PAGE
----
What’s inside? Here are the questions answered in today’s reader mailbag, boiled down to five word summaries. Click on the number to jump straight down to the question.
1. Learning about investing
2. Twitter for careers
3. Charity auctions
4. Moving, marriage, and first priorities
5. To-do list management
6. International travel planning
7. Housing frustration
8. Ethics of returning cash
9. Money puzzle
10. Hot or cold laundry water?
Tomorrow is Election Day in the United States. Not only are we selecting our president for the next four years, we’re also electing everyone in the House of Representatives and a third of our Senators, let alone the multitudes of elections on the state and local level.
In other words, a large part of our government for the next few years will be decided tomorrow.
If you’re unsure about who to vote for for President, take a moment and try out I Side With, which will ask you a handful of questions and then tell you which candidate most closely matches your views.
You should also use My 2012 District to find out what congressional district you’re in. You’ll get a result back along the lines of “IA-03” or “MN-02.” Search Google with that term plus the words “congressional race” and find out more about the candidates running to represent you in Congress.
Don’t listen to what I say or what your friends say or what the political pundits say or what random comments on the internet say. Find out the information yourself, make up your own mind, and vote your conscience. Who you vote for in the voting booth is your own business.
Q1: Learning about investing
We have one daughter, who is a recent college graduate and is newly employed. She has enrolled in the company’s retirement plan, but does not know how or where to invest those funds. My knowledge is limited (and outdated) and I am looking for a place or resource where she could learn about investing. She needs to know what a stock is or a reit or a small cap bond fund, and how they are priced and sold, and so forth.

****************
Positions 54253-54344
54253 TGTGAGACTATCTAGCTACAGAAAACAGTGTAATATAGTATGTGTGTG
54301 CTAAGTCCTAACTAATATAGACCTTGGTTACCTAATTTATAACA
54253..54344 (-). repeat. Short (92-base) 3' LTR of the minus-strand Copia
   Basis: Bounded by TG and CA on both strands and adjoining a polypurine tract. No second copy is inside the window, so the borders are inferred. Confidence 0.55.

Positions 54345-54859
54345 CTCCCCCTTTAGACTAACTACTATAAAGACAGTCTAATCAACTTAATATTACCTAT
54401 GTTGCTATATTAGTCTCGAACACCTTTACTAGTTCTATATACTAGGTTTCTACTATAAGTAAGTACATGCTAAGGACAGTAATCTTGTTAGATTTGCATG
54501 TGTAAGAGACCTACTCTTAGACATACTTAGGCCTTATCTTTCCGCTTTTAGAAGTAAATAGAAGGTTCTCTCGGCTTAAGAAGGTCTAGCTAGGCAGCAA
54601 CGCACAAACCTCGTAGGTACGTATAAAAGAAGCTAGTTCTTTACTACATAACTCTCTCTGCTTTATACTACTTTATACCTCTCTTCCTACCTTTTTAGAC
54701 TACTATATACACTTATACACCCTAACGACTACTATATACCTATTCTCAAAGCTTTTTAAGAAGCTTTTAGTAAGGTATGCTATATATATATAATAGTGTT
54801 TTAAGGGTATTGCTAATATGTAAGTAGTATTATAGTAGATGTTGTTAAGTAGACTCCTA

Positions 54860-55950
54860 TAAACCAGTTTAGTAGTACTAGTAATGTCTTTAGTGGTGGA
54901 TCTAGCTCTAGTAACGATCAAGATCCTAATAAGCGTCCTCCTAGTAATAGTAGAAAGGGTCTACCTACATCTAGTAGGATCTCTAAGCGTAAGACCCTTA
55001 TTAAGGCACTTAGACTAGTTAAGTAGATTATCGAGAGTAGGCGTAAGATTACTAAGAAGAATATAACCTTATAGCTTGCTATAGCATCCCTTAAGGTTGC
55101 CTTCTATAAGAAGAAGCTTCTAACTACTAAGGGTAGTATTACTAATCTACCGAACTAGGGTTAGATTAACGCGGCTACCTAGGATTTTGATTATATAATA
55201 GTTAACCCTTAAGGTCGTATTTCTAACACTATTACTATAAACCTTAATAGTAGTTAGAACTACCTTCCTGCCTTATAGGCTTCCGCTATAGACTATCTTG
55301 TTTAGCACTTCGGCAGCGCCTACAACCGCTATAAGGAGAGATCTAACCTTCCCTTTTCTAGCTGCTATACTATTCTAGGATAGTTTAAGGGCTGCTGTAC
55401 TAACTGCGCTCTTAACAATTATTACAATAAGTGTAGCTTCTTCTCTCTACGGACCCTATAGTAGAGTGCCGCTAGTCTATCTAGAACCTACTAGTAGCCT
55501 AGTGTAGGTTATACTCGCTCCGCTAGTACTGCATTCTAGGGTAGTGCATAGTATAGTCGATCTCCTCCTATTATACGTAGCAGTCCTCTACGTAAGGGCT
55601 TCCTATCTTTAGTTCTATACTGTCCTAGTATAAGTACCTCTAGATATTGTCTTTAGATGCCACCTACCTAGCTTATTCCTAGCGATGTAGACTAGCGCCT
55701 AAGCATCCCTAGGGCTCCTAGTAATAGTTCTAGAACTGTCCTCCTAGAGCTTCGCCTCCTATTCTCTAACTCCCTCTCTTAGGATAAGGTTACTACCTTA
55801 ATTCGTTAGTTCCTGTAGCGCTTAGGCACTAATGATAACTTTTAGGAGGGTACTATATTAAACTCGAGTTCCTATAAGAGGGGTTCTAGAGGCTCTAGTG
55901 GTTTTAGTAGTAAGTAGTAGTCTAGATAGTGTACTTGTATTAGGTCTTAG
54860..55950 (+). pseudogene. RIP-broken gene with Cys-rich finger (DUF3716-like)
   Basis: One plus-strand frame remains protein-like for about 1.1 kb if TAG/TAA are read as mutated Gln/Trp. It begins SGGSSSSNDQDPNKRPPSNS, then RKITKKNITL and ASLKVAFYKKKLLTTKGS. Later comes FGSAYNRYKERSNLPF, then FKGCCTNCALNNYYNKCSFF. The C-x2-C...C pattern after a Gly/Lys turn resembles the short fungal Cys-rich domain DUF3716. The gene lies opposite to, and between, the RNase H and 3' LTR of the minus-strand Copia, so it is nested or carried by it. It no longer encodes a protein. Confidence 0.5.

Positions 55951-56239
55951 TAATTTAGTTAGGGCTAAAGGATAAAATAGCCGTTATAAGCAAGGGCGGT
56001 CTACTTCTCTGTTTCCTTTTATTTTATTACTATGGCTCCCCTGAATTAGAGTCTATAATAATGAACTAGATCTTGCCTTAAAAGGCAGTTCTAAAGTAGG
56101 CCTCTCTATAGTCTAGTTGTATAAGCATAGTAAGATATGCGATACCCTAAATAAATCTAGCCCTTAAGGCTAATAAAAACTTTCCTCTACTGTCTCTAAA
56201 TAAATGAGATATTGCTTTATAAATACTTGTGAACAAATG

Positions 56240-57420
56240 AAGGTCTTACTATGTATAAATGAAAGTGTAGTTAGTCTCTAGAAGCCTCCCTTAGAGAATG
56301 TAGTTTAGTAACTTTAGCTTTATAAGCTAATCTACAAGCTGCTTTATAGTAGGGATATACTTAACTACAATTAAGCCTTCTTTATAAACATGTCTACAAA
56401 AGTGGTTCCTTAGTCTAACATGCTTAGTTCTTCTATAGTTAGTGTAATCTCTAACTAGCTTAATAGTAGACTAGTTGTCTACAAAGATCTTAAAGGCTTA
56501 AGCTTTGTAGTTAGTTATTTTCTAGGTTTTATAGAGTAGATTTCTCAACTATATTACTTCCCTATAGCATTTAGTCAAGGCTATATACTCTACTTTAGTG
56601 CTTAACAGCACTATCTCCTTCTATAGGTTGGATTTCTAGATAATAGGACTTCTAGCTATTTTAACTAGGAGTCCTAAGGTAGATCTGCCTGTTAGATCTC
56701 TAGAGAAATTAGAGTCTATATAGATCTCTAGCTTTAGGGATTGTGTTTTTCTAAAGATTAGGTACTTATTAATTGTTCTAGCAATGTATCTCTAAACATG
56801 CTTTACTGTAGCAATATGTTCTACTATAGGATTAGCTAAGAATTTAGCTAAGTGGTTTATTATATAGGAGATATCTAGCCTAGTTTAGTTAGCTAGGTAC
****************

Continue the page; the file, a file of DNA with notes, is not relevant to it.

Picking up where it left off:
Do you have any suggestions where she could learn about this? I want to avoid an investment firm or company, where there would be sales pressure. It would be great to have a classroom atmosphere, which lends to learning from others’ questions as well.
Her workplace should have someone who is designated to answer thse questions for her – a plan representative for her 401(k). This should be the first person to ask with such questions.
That person is actually a pretty good person to ask, because they really have no ulterior motives when it comes to answering those questions. They succeed when the people involved are signed up and happy with their returns.
If she wants to start learning about investments on her own, the best overall book I’ve found is The Bogleheads’ Guide to Investing.
Q2: Twitter for careers
As a new work initiative, our boss is encouraging us to use Twitter to talk with other professionals in our field, as well as potential clients. He says not only will it promote our firm, but it will also help us individually. We have some guidelines for what to say, of course, but they’re pretty lax. There’s also a prize for having the most followers.
I’m trying to look at this as an opportunity for my career. How do I get started effectively using Twitter as a career helper?
Your best bet is to simply open up an account, find people who are saying interesting things relevant to your career path, and converse with them. It’s really as easy as that.
I’d suggest that 80%-90% (if not more) of your Twitter posts should be responses to others. Ask questions. Post useful links that back up what they’re saying. If you make a comment, try to make it useful or entertaining. At first, follow everyone that follows you, but you can filter later on when it gets overwhelming.
There’s really not too much else to it. Don’t look at it in terms of the numbers. Look at it in terms of the value you get out of it.
Q3: Charity auctions
On the Saturday after Thanksgiving, there’s going to be a charity auction in our town for a kid who is fighting cancer. While I don’t mind donating to the cause, I’m wondering what your thoughts are on the “premium” a person should pay at a charity auction for the items.
I usually go to charity auctions with a certain “donation” in mind that I’m willing to donate.
Then, I bid on items up to the maximum amount I’d pay for the item plus my “donation” amount.
So, let’s say I’ve decided that I’ll donate $25 at this charity auction. I see an item that I’d be willing to pay $20 for – say, a packet of tickets to the local zoo for my family. Then, I’d be willing to bid $20 plus $25 for that item, or $45 total.